Ten years ago, the biggest romance on television was an office romance: The Office romance. Every week, millions of viewers watched coworkers Jim and Pam flirt, grow close, and cast pining looks toward each other, until—FYI: spoilers ahead—the two shared a kiss and eventually dated, got married, and had children together.
The Office remains charming and hilarious—not to mention instructive for workforce compliance, in terms of what not to do—but it’s difficult to imagine that Jim and Pam’s relationship would play out the same way if the show aired today. The #MeToo and #TimesUp movements have brought new attention to the pervasive problem of sexual harassment in the workplace. Many people are beginning to reevaluate workplace conduct they would have considered “harmless” flirtation just a few years ago. While Pam and Jim entered their relationship consensually, a writing team in 2018 would need to reckon with the message they could be sending would-be Jims who use a fictional love story to justify their behavior toward unreciprocating Pams. Then again, we have Michael Scott as counterpoint.
Point is: employees at all levels need to be aware that real life is not a sitcom. There are real power dynamics and real experiences of harassment and assault to take into account.
If you’ve been reading our ongoing series about workplace harassment, you understand the magnitude of these issues. Given the current climate, it’s no surprise that office romance has reached a 10-year low, as CNBC reports. But with Valentine’s Day ahead, now is the time to pay special attention to the distinction between workplace camaraderie and workplace harassment, and to stay vigilant in addressing behaviors that may cross the line.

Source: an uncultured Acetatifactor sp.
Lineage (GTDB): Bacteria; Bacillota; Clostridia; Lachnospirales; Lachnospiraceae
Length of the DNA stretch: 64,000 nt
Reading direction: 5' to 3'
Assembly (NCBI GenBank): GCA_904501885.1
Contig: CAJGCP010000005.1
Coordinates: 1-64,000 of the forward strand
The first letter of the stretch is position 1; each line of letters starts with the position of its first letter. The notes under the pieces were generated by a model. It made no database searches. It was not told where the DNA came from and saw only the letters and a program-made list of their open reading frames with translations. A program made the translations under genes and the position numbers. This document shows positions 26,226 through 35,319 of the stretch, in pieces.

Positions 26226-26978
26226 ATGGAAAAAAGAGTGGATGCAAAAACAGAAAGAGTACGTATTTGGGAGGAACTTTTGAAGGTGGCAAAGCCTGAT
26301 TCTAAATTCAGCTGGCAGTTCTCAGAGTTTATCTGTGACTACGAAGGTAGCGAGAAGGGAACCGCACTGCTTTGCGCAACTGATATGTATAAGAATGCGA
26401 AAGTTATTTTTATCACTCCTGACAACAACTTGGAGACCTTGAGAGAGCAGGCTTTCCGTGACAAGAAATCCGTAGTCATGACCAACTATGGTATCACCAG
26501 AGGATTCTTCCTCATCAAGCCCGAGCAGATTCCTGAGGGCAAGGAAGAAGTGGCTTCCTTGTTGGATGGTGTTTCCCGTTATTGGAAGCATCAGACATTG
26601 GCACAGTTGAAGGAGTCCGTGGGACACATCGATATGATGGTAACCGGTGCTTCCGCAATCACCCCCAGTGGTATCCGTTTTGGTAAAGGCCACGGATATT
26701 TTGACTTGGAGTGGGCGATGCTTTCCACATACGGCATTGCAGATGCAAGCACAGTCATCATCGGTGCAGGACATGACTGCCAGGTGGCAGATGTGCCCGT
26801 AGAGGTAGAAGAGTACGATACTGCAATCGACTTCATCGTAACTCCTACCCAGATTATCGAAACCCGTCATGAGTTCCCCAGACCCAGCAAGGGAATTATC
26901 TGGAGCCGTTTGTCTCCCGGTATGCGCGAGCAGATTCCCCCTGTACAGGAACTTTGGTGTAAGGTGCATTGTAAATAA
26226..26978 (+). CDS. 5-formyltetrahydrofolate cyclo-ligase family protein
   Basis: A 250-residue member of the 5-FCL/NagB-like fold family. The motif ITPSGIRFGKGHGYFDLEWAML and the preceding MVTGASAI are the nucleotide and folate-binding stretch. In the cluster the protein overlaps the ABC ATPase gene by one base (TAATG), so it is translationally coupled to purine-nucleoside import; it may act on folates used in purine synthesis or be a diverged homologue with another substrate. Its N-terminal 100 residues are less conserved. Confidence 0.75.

Here are 3 articles to read before you think about breaking out the candy hearts:
Valentine’s Day is a great day to express your love for the people who mean the most to you. It’s also a great day to break sexual harassment laws, writes Lahle Wolfe. At The Balance, Wolfe shares some practical tips and considerations for ensuring your workplace remains a respectful, compliant, and non-humiliating environment on Valentine’s Day. Her advice? Keep those expressions of love outside the office whenever possible. Skip the cards and gifts, especially for people who work for or above you.
Read the article: Sexual Harassment Laws and Valentine's Day
“Valentine’s Day has played a major role in some rather bad judgment calls by supervisors and subordinates alike.The holiday seems to give some people the impression that they have license to make moves they normally wouldn’t, all in the name of love, loneliness or who knows what.”
That’s according to Society for Human Resource Management knowledge manager Shari Lau, who believes we should see this week as “National Sexual Harassment Training Week.” In an excellent column from a couple years back, Lau gives advice to employers about how to conduct anti-harassment training, institute an equitable office dating policy, and handle Valentine’s Day at work.
Read the article: A Dangerous Affair
Are hugs appropriate in the workplace? A recent Florida Today article posed the question to several business owners and HR professionals. Some welcome hugs from their colleagues; others prefer handshakes. Consistency matters, too: if a hugger only hugs female employees, a sexual harassment claim may not be far away. In short, whether hugs are appropriate depends on whom you ask. And that, by itself, means the answer is “probably not.”
To read this article and determine the sexual harassment risk at your place of business, please visit http://go.compli.com/valentines.